No sign that Bulgarians exploit UK social system, President Plevneliev says

No sign that Bulgarians exploit UK social system, President Plevneliev says


By Clive Leviev – Sawyer of The Sofia Globe

There is nothing to indicate that Bulgarians have been exploiting the social welfare system in the United Kingdom, Bulgarian President Rossen Plevneliev said while on an official visit to London.

The UK has taken on a firm commitment to act in line with the establishment of the European free market and observe EU citizens’ rights to the freedom of movement in the union.

This became clear after Plevneliev held a meeting with UK deputy prime minister Nick Clegg, the President’s office said.

“The British show an understanding towards us, displaying a good partnership attitude and very soon even the few problems which have not yet been resolved will be resolved,” Plevneliev told reporters in London.

Plevneliev highly appreciated the initiative launched by the institutions in the two countries to jointly set up a mechanism to deal with any draining of the British social system, it is was proven that this was happening.

The two sides to the mechanism will be the British Ministry of Labor and Pensions and the Bulgarian Ministry of Labor and Social Policy and the Finance Ministry.

“However, no such information and facts have been established,” Plevneliev said.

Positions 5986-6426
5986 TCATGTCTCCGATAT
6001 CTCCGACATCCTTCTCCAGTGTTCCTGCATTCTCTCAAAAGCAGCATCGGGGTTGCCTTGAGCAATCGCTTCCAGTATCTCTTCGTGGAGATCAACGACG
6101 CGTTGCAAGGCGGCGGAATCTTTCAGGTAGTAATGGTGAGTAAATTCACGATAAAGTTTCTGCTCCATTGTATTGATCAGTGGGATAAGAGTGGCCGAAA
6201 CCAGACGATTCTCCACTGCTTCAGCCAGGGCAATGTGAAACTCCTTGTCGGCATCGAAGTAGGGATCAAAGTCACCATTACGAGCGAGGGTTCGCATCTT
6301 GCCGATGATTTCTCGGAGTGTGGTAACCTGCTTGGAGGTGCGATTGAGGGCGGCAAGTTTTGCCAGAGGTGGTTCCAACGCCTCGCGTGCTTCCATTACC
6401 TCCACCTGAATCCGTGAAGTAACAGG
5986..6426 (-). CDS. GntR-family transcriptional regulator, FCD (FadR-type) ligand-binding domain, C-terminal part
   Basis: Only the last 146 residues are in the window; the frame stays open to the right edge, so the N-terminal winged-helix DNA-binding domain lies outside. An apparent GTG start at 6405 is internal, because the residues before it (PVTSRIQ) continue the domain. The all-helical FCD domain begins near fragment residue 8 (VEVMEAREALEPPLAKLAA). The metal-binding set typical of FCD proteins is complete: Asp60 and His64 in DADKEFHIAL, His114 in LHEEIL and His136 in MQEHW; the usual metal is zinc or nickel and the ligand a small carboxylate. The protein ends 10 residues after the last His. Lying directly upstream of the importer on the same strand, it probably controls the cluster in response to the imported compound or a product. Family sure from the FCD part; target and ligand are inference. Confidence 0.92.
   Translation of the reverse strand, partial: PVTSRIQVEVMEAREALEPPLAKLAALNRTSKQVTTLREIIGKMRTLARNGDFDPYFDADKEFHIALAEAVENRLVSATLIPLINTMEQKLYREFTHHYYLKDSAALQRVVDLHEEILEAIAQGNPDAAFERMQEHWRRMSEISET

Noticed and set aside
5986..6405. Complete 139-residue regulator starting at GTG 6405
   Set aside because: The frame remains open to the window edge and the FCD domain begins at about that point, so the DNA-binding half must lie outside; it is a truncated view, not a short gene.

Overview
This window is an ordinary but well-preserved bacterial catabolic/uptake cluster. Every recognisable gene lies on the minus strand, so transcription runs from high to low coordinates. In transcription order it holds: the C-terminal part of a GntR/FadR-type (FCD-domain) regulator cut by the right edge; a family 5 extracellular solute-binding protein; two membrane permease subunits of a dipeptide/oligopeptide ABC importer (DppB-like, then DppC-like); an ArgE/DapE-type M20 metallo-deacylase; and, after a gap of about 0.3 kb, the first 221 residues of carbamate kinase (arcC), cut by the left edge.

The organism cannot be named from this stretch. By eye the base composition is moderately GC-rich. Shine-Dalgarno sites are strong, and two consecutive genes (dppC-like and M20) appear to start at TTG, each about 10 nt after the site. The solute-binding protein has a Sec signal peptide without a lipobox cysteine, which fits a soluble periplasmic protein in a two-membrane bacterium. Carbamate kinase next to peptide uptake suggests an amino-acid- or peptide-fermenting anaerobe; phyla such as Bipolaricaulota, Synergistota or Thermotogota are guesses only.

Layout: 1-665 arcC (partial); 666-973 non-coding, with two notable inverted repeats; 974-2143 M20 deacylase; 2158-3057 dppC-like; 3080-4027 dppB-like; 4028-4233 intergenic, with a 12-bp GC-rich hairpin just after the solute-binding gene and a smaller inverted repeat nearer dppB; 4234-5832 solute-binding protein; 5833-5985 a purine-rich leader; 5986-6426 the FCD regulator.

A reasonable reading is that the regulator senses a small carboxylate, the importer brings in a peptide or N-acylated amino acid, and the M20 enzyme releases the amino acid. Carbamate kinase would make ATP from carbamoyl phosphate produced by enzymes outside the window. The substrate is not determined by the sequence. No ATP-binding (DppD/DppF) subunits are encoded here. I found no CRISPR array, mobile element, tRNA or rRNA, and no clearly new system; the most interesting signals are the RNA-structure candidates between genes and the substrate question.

He and Clegg shared the opinion that Bulgarian nationals living in Britain are well-educated, adaptive, integrated and they contribute to the social system and the development of the British economy, Plevneliev said.

British businesses could have serious prospects for establishing partnerships with Bulgaria in IT, infrastructure and the motor industry. This emerged at a British-Bulgarian business forum which Plevneliev opened in London and which was attended by about 60 representatives of business in the two countries, the President’s office said.

The information and communication technology sector has strong foundations in Bulgaria and the region, Plevneliev said.

In the past six years, the IT industry has been one of the engines of the Bulgarian economy and has achieved an average annual growth of 10 per cent.

Moreover, Bulgaria is a regional centre in the high tech sector.

“Bulgarian companies are more ambitious, more confident and actively seek partnerships,” Plevneliev said.

Infrastructure is another promising sector in which co-operation with the British business circles can be encouraged.

“In our region politicians are under pressure to pool efforts to ensure greater cohesion and integration,” Plevneliev said.

He gave the example of 1.5 million Bulgarians who go on holidays to Greece every year and more than a million Romanian tourists that annually visit Bulgaria.

The people of South Eastern Europe no longer believe in the term “balkanization,” but consider the region as a place of peace and prosperity,” Plevneliev said.

He also focused on the potential for promoting cooperation in the car industry.

In his view, the development of the indistry in Bulgaria offers prospects for the contractors who design and work as credible partners of big world trademarks.

He said that there are research and development departments in almost all companies in the industry, which, coupled with the talented Bulgarian specialists, creates a lot of opportunities for establishing future partnerships.

The United Kingdom ranks fourth among the big investors in Bulgaria, having invested 2.5 billion euro in the 2006-2012 period. This comprises six per cent of the total amount of foreign direct investments in Bulgaria for the same period, which reach 40 billion euro invested mainly in road and railway infrastructure, multimodal transport and ecology.